One simple change for our poorest children

Tuesday 8 August 2017

Immediate release

Maddy*, a beneficiary with a 10-month old child, says she hasn’t heated her cold, damp house all winter – except for the one tiny room where her baby sleeps. Surviving on just $100 a week after paying rent and power, the single mother is trying to find a healthier home with lower rent but says she is stuck trapped in a vicious cycle.

“Trying to find somewhere to live is a horrible catch 22. I can’t go and look for a place because my car is broken, I can’t get help with the car from WINZ because I’m on my Learner license, I can’t get help getting my Restricted because my car doesn’t have a warrant, I can’t get a loan to fix my car because I can’t get a loan from the Salvation Army until my rent is lower. I’m trying! I’m trying to move out. I did go and have a look at a few local houses but there’s 50 to 100 other people looking – and of course real estate agents aren’t going  to pick anyone who is on the benefit because real estate agents don’t like renting to people on the benefit.”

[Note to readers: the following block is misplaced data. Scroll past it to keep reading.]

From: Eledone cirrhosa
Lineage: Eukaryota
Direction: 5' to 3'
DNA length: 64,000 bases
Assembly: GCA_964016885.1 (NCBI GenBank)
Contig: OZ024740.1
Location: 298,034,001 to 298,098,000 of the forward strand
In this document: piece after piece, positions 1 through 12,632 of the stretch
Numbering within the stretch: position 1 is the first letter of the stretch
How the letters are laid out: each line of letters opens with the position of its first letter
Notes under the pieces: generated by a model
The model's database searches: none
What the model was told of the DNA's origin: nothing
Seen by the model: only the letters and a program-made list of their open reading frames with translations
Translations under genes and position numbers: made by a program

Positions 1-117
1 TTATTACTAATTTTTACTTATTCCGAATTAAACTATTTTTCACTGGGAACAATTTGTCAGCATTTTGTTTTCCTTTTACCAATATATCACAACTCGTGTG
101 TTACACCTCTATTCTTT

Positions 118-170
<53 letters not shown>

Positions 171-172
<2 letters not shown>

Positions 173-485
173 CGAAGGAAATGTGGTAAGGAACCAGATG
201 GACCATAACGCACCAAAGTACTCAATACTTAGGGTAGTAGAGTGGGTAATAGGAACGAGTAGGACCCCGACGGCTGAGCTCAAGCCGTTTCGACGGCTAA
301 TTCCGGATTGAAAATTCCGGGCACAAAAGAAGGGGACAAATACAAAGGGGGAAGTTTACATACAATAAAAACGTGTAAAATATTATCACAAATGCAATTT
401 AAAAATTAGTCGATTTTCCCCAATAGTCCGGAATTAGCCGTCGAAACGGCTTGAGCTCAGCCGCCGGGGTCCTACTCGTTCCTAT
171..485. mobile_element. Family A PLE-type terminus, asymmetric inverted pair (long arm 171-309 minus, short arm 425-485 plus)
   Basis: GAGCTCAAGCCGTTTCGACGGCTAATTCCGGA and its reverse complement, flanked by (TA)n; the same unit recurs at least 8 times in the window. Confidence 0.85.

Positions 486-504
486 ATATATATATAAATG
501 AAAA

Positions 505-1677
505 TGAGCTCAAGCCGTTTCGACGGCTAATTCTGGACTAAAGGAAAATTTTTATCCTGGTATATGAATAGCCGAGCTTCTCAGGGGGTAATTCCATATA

Because Maddy is on the benefit, she does not get access to the $72.50 In-Work Tax Credit for low income families. In order to receive the In-Work Tax Credit, solo parents must work a minimum of 20 hours a week, and couples must work a minimum of 30 hours between them.  She says the extra money would help her live in a healthy, warm house.

“I can’t afford to heat my house. There’s a heater in my baby’s room, but that’s the only room that gets heated. I haven’t ever heated my room. Luckily I haven’t gotten sick yet, but my house is freezing. It’s uninsulated. It’s warmer outside than inside, and it’s so big there’s really not much point in heating it –  it will be too expensive.  When I go to bed I wear a lot of layers. I basically live in my dressing gown.”

The members of the Equality Network, a network of 37 organisations uniting to create a more equal Aotearoa New Zealand, are calling on political parties to commit to make radical changes to the way it supports families – especially those on benefits that have children.